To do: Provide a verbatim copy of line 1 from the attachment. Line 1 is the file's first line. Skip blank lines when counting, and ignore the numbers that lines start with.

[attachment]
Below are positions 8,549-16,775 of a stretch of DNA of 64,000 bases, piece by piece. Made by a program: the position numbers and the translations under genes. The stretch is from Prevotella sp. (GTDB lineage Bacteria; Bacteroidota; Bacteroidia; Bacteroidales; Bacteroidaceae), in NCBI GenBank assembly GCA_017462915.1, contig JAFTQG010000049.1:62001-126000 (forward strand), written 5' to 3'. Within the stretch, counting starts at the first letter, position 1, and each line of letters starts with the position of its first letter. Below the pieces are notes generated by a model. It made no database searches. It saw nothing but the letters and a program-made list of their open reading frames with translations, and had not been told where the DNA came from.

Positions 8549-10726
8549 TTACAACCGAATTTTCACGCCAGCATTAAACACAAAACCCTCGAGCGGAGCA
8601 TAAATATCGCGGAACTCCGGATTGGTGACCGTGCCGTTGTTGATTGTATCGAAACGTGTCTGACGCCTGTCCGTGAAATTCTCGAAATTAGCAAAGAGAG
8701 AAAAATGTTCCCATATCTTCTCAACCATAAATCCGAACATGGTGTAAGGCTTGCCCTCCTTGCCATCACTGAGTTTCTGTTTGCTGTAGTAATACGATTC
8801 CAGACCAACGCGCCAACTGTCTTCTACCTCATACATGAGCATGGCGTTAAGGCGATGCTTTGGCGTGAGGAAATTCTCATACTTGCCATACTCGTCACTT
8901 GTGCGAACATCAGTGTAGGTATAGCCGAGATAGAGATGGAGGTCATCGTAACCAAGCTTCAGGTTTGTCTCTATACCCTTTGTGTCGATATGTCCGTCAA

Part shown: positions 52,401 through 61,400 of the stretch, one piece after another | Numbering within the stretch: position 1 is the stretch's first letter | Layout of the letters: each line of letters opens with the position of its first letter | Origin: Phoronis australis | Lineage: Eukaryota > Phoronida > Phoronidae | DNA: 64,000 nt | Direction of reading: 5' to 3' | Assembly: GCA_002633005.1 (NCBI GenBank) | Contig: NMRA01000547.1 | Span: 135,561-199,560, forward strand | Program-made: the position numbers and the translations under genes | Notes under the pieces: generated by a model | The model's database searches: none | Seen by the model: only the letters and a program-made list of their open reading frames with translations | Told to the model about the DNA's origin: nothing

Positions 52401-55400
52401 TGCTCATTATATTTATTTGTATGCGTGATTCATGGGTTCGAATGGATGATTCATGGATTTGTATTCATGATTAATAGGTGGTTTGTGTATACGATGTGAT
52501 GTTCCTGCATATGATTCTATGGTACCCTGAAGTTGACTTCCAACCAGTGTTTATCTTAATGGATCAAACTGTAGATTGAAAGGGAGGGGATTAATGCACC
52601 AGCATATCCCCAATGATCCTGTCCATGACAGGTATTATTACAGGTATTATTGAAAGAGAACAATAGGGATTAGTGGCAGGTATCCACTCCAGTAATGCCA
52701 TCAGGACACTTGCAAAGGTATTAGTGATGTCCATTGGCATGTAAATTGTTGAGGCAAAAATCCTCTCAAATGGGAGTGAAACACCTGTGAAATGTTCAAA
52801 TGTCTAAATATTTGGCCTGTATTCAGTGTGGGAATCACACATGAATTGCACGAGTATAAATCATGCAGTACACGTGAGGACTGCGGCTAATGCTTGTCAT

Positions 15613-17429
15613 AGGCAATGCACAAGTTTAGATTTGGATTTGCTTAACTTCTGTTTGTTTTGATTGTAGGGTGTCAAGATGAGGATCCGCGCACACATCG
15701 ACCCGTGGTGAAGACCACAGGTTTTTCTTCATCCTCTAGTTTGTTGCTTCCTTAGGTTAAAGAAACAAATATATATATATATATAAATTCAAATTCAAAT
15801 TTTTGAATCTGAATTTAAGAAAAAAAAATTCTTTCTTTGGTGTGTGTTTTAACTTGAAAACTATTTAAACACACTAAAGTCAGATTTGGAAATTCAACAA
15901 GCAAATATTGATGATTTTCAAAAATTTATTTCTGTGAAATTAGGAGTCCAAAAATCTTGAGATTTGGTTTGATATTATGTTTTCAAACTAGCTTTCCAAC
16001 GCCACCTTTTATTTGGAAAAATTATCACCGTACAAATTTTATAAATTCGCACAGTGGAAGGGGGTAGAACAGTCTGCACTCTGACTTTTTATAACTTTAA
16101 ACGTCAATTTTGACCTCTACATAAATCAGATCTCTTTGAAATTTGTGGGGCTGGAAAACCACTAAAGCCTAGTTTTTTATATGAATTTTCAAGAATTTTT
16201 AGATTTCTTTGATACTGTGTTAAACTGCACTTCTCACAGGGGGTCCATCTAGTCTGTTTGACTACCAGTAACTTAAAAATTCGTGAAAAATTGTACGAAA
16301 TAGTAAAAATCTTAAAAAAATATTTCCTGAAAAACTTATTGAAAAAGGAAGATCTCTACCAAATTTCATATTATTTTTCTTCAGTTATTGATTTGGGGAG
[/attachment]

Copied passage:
Below are positions 8,549-16,775 of a stretch of DNA of 64,000 bases, piece by piece. Made by a program: the position numbers and the translations under genes. The stretch is from Prevotella sp. (GTDB lineage Bacteria; Bacteroidota; Bacteroidia; Bacteroidales; Bacteroidaceae), in NCBI GenBank assembly GCA_017462915.1, contig JAFTQG010000049.1:62001-126000 (forward strand), written 5' to 3'. Within the stretch, counting starts at the first letter, position 1, and each line of letters starts with the position of its first letter. Below the pieces are notes generated by a model. It made no database searches. It saw nothing but the letters and a program-made list of their open reading frames with translations, and had not been told where the DNA came from.